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UNH studies aquaculture future

by the Fish Site Editor
26 March 2007, at 1:00am

DURHAM - Salmon used to be a delicacy, an expensive fish eaten only on special occasions.

Then salmon farms came along and revolutionized the industry, growing the fish by the thousands and turning what was once a luxury into a dinner staple with prices the average family could easily afford.

"Now salmon is one of the cheaper fish you can buy," says Rich Langan, director of the University of New Hampshire's Atlantic Marine Aquaculture Center.

"It's remarkable not only the cost but how many more people are eating salmon than used to." As a former fish market owner, Langan witnessed first hand salmon's evolution in price and popularity. Something similar happened with shrimp, too, he said.

NH fish farm

With new advances in offshore fish faming, there is now the possibility many other fish can be grown cheaply in waters off New Hampshire in coming years, Langan said. Already, fish farms in Hawaii and Puerto Rico have found success and the possibility for similar ventures in New England is great.

"Certainly the potential is large," Langan said. "Certainly the potential is in the many millions of dollars if not approaching what we already produce in inshore aquaculture." Fish farming near the shore and on land is already a $150 million industry, Langan said. "The potential for offshore is far greater than that," he said.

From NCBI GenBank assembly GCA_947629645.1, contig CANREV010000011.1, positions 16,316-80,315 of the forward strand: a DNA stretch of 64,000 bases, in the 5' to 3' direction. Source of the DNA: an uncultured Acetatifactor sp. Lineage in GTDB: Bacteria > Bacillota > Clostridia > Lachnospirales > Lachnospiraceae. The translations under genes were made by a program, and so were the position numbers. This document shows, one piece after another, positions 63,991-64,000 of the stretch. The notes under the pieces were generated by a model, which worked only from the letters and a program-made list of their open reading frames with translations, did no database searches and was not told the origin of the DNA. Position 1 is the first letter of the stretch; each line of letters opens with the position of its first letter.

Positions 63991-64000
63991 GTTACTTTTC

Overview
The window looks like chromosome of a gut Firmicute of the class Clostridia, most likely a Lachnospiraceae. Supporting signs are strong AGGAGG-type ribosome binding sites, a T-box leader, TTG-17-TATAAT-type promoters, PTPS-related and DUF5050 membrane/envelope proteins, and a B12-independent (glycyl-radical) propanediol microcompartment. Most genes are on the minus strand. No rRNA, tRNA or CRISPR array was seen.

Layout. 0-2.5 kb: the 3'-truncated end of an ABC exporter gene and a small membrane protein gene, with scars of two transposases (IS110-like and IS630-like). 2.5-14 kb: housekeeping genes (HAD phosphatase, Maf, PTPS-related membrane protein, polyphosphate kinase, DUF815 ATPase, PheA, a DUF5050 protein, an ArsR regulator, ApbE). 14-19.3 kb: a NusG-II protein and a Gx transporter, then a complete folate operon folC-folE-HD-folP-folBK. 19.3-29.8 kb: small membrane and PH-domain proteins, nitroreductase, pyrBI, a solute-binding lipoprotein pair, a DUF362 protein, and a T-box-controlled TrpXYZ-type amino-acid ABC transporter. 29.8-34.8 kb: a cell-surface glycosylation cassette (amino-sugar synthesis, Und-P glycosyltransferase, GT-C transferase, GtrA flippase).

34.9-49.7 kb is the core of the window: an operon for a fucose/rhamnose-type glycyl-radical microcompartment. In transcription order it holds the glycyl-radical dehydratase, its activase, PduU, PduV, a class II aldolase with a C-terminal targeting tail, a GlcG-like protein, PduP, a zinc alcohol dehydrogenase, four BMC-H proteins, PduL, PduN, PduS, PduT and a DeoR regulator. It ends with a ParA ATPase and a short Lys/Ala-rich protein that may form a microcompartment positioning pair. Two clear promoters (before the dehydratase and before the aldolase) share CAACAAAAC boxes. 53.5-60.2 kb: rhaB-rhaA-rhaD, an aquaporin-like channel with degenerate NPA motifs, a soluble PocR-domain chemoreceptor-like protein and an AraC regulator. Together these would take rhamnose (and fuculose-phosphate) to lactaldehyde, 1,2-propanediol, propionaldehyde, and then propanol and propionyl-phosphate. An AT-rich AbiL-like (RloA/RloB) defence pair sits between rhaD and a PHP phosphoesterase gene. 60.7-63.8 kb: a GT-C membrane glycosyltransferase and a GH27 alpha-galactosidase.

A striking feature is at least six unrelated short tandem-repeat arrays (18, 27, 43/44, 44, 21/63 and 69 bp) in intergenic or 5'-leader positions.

But there are many obstacles to offshore fish farming that must be overcome first.

With the cages positioned miles offshore, just feeding the fish and making sure everything stays in place through ocean currents is a major task. There are also cost issues.

"The cons are right now it's significantly more expensive plus it's more dangerous for the operators," Langan said.

The Atlantic Marine Aquaculture Center is helping to develop new technologies to make offshore fish farming profitable. The center, which gets its funding from the National Oceanic & Atmospheric Administration, is studying everything from mooring systems for the cages, to automated feeders, husbandry procedures and new types of fish food to help realize offshore fish farming's potential.

"A fish farming company is looking for turnkey systems," Langan said.

Source: UnionLeader.com

the Fish Site Editor